Georgia Hispanic Chamber to Receive $500,000 Investment in Federal Funding
Thursday, June 8th, 2023
The Georgia Hispanic Chamber of Commerce (GHCC) announces that they are recipients of $500,000 in Congressional Direct Spending funds to expand the support services of its Hispanic Business Center (HBC), allowing the organization to service economically distressed areas in rural cities, like Tifton, and coastal cities, like Savannah. The programs and services offered by the HBC are designed to meet the unique needs of each Hispanic small business owner, at any stage of their business growth path, helping them move to the next level. This funding was made possible with the support in the U.S. Senate of U.S. Senator Reverend Raphael Warnock and U.S. Senator Jon Ossoff. “We are grateful to U.S. Senator Reverend Raphael Warnock and U.S. Senator Jon Ossoff for their continuous support and dedication to investing in the Hispanic business community in our great state of Georgia”, said Verónica Maldonado-Torres, President, and CEO of the GHCC.
As the Georgia economy and the community recovers from the life- changing effects of the pandemic, the GHCC pushes forward to support Hispanic small businesses. Georgia has now a Hispanic population of more than 1.1 million Hispanics, a 32% increase from 2010, which makes Georgia one of the top ten Hispanic markets in the USA. By supporting the Hispanic small businesses, the GHCC will also be supporting our Latino communities as the overwhelming majority of Hispanic Businesses in Georgia serve Latinos within their surrounding community. The GHCC focuses on helping Hispanic small businesses in every corner of our state to build their equity and develop their business skill set to stimulate their growth.
Approximately 71% of Hispanic businesses in Georgia conduct their businesses in Spanish or Spanish and English. Of the Hispanic community they serve, 28% do not speak English fluently. Also, 82% of Hispanic business owners are foreign-born and recent immigrants. The HBC programs provide a tailored approach to help Hispanic business owners gain the necessary skills and resources to succeed. To support all the Hispanic small business community, the HBC provides client-driven, bilingual, and culturally competent programming that incorporates business workshops & training, technical assistance, mentorship & coaching, and access to essential business growth resources in Spanish and English.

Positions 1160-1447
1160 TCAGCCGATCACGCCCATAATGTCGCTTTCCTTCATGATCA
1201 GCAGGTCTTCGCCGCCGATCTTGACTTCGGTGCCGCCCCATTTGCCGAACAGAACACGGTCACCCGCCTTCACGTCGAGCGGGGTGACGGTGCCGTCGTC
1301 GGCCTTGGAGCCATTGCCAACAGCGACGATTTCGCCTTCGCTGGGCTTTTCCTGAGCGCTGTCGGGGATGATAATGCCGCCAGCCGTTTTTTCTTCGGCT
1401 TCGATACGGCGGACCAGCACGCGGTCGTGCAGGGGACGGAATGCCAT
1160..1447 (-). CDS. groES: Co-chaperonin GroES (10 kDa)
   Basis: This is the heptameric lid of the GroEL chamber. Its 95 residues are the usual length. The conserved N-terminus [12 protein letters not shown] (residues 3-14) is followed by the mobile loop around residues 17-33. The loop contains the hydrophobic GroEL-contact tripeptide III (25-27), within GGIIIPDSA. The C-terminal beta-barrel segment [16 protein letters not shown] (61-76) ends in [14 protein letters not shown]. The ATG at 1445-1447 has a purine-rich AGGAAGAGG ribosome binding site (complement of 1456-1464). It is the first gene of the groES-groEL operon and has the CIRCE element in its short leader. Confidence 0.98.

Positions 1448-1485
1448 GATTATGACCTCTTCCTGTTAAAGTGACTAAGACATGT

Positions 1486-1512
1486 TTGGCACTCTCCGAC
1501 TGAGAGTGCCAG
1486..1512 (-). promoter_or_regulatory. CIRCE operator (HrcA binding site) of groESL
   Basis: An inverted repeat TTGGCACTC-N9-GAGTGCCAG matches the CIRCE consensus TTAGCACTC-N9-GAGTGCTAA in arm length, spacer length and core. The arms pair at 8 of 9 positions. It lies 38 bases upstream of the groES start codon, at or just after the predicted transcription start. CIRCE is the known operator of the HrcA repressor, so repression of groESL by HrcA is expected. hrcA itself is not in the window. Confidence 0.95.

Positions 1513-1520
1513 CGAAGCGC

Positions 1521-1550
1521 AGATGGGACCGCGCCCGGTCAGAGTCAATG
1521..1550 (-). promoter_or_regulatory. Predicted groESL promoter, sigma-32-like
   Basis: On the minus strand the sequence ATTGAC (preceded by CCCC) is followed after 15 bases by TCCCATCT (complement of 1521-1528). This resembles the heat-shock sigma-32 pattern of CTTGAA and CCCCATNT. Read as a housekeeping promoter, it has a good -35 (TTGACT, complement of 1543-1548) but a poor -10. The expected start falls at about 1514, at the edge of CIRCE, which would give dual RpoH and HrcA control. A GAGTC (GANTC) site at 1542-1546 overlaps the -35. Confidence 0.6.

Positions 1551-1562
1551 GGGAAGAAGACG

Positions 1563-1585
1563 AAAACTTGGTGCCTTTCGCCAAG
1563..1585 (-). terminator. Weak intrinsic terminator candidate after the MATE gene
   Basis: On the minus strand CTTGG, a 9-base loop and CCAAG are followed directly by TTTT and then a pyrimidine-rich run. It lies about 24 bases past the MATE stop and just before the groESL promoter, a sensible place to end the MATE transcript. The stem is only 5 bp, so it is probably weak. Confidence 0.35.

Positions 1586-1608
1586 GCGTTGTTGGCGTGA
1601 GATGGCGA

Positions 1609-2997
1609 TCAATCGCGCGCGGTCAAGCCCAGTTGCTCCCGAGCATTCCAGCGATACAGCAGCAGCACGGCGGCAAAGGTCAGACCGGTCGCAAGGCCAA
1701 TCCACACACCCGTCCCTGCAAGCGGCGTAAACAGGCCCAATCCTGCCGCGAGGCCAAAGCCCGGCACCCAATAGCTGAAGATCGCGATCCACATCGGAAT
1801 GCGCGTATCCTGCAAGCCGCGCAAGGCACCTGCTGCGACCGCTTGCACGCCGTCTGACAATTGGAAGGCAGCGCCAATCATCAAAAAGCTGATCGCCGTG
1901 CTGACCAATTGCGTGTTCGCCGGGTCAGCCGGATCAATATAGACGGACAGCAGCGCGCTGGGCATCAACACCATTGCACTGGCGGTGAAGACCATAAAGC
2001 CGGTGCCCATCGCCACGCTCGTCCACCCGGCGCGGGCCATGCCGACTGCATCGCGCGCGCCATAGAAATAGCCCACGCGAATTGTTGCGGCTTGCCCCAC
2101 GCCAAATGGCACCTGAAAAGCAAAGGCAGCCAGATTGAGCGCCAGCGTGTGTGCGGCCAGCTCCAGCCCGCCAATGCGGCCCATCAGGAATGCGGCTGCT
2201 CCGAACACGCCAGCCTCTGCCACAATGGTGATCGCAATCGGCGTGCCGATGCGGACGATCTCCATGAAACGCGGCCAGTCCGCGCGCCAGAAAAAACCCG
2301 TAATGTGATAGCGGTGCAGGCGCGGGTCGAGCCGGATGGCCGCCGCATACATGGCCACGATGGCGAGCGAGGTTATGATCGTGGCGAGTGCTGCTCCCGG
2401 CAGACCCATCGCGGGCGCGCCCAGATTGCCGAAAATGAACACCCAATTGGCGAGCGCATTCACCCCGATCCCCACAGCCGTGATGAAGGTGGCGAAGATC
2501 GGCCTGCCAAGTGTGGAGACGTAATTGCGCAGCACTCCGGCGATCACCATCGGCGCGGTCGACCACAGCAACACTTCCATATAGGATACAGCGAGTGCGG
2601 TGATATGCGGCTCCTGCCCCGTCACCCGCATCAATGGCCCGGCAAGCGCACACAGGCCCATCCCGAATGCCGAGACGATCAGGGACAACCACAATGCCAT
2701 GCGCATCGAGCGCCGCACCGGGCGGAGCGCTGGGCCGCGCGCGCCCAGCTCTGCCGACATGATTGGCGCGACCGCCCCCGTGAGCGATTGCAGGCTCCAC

“This funding will be geared at what we call Level 1 towards our ‘La Jefa’ League program, which is a business development program in Spanish for Latina Hispanic women owners of emerging startups. The goal of this program is to support and help Latina women entrepreneurs during the early stages of development when they are most at risk of failure. At Level 2, we will fund ‘ELEVA’, a fast-paced comprehensive program in English designed for Hispanic business owners with some entrepreneurial experience (2-4 yrs. operating) but in need of support to grow their business, helping them structure and organize their business. Also, at Level 2 we will fund ‘ELEVA para Mujeres’ which is the same as ‘ELEVA’ however, this program is in Spanish for Latina women business owners. Finally, at Level 3, we will use these funds for the ‘ALTITUD’ program, which is designed to equip established Hispanic business owners with the necessary tools and strategies to understand and build systems that will help them to ensure profitable and productive business processes. It enables Hispanic business owners to position their business for expansion to the next level of long-term success”, added Maldonado-Torres.
The entrepreneurial spirit of the Hispanic community is very strong, driving the creation of 82% of new businesses. This is despite their disadvantages in education and living standards, as 28% of the Hispanic population do not have a High Scholl diploma, less than 25% have a college degree, and 50% of the Hispanic population live in poverty or at low-income levels. Also, those who are not US Citizens do not qualify for minority business enterprise certifications that allow preferential access to corporate and government procurement.
Maldonado-Torres also highlighted that this investment from federal funding will help the Hispanic business community overcome some of these barriers and obstacles; to keep and hopefully increase the pace of new business creation of six (6) times faster than the national rate and to increase the number of Hispanic small businesses with $1 million or more in revenue to more than the current 3%. This will propel not only the Hispanic business community in Georgia but the whole country, as growing the Hispanic small businesses’ $800 Billion contribution to the US economy will benefit us all.